Wolverhampton construction and engineering firm Carillion is nearing the end of its run of disposals and said it had made a good start to 2005.
Reporting an eight per cent rise in annual underlying profits, it also revealed it had bought Planned Maintenance Group - one of Britain's top building maintenance companies - for £40 million cash.
PMG carries out high-tech, highly skilled work for customers including Deutsche Bank where it maintains the trading floor.
Chief executive John McDonough said last year's disposal of Carillion France and Crown House were the "last two major disposals".
Since demerging from Tarmac in 1999, Carillion has turned itself around by selling off businesses such as mechanical and electrical engineering unit Crown House and re-inventing itself as a leading private finance initiative player.
"The significant ones are all done, and we're in the shape we want to move forward and grow the business," Mr McDonough said, adding that one or two minor disposals could still be on the cards.
It emerged early this week it is selling Wysepower - a temporary power supplier it owns alongside P&O - to Laboursite.
Wysepower services a wide range of high-profile industrial and commercial contracts operating from six depots nationwide and with a headquarters in Wolverhampton.
Laboursite confirmed there will be no changes to the structure of the business and current staffing arrangements will be maintained.
Carillion agreed to include Wysepower on their preferred list of suppliers for the next three years.
Carillion's order book was worth £5 billion at the year end, with probable new orders of £2.2 billion.
Mr McDonough said Carillion ended the year with a £154 million cash surplus which will be partly used to fund organic growth, bolt-on acquisitions and returned to shareholders through an increased dividend.
Finance director Chris Girling said Carillion's programme of selling equity in PFI projects was nearing an end. "We will only do it in future if we get a deal that is demonstrably better than holding on to it," he said.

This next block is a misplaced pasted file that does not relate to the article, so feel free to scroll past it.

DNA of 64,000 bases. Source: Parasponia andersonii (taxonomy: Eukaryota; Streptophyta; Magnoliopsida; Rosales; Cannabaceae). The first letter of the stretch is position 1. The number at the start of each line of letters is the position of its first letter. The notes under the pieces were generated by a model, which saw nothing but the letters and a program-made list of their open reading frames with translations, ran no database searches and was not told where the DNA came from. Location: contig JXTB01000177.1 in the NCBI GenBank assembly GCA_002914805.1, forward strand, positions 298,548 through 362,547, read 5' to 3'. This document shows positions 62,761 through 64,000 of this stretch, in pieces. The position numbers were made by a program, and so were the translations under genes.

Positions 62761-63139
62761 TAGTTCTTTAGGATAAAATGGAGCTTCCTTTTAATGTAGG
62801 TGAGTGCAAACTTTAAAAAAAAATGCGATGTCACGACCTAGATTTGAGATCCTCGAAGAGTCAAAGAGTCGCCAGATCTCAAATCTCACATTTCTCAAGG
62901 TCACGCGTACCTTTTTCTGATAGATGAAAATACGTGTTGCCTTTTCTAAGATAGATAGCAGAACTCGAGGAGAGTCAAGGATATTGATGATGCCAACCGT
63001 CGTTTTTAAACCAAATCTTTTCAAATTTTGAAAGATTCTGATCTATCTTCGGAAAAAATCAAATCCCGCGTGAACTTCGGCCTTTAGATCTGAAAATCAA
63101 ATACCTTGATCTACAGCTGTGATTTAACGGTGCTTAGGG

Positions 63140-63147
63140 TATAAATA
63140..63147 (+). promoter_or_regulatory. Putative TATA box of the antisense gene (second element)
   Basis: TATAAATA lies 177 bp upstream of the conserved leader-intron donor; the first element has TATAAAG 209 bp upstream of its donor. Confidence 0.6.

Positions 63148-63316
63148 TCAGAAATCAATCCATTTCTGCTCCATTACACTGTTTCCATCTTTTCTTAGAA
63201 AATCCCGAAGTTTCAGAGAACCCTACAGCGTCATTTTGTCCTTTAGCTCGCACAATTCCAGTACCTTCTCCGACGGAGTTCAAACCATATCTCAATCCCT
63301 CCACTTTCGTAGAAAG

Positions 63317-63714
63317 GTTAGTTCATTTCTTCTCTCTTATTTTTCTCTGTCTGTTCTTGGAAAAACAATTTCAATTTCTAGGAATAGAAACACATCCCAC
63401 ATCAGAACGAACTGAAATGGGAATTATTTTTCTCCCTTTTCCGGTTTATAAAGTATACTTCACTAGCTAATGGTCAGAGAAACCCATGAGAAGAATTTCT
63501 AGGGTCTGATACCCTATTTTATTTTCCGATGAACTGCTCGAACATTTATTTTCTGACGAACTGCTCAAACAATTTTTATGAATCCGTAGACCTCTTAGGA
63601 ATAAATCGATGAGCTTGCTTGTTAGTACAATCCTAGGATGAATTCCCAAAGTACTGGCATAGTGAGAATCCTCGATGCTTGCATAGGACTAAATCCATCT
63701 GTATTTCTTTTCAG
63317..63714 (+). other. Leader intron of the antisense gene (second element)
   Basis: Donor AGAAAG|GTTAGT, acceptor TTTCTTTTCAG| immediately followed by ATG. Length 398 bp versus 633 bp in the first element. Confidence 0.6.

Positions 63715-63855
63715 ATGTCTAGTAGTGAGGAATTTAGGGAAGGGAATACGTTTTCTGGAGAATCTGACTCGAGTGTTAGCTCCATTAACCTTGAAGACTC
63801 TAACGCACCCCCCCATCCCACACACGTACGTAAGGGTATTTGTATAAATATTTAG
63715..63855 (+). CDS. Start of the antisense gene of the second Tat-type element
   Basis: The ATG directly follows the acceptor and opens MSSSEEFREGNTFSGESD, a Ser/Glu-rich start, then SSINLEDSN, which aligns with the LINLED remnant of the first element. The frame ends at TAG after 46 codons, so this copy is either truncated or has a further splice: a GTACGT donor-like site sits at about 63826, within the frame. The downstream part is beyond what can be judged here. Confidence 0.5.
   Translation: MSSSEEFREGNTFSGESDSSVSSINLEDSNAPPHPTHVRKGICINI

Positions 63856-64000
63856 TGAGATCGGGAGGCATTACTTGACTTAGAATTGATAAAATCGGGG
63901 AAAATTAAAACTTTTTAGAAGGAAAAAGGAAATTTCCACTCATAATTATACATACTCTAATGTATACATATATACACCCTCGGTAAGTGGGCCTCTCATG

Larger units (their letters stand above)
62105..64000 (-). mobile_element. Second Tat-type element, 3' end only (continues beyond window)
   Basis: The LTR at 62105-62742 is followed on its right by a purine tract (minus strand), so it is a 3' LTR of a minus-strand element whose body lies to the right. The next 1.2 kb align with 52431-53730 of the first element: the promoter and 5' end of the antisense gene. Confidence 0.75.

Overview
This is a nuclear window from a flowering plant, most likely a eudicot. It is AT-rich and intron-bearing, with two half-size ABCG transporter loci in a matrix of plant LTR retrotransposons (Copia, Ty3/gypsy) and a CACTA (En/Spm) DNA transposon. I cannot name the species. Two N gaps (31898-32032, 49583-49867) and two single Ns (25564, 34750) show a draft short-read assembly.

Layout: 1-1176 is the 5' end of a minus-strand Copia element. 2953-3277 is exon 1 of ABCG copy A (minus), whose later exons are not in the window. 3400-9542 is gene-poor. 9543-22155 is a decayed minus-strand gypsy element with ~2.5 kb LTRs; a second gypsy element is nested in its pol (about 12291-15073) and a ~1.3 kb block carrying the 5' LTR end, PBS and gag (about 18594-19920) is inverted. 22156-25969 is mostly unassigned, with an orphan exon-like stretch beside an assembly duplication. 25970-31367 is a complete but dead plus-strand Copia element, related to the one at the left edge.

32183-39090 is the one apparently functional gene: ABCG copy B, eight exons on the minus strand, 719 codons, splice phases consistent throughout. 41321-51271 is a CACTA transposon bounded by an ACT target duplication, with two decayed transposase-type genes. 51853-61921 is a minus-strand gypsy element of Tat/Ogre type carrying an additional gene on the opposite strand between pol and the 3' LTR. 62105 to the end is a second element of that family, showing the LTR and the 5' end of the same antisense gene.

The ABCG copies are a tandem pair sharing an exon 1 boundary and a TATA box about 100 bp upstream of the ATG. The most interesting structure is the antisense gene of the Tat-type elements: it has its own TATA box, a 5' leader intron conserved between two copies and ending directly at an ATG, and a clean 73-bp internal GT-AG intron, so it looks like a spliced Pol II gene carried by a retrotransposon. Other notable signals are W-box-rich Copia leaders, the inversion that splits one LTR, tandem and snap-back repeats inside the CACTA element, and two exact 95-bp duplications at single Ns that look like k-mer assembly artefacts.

Carillion was upbeat on the outlook for its rail business.
It said UK investment in rail enhancement projects and renewals is expected to be £3.3 billion in 2005.
"We expect growing opportunities to increase our share of this market from its current level of around ten per cent," the company said.
New contracts in 2004 also included the £80 million, 20-year Birmingham and Solihull LIFT project which concerns a number of health centres.
And it was positive on the outlook for hospital contracts.
"We expect to reach financial close on the Queen Alexandra Hospital, Portsmouth, worth approximately £1 billion, in the first half of 2005," it said.
The final dividend for 2004 was 4.825 pence, making a total dividend for 2004 of 7.5 pence.
Sir Neville Simms, who is standing down as chairman, said he was pleased to report the good progress in 2004 and the good start to 2005.
Pretax profits before exceptional items and goodwill were £54.7 million for 2004, up from £50.8 million the year before.
Analyst Howard Seymour at Bridgewell Securities retained his "overweight" recommendation on the stock and forecast 2005 underlying profits of £56 to £57 million.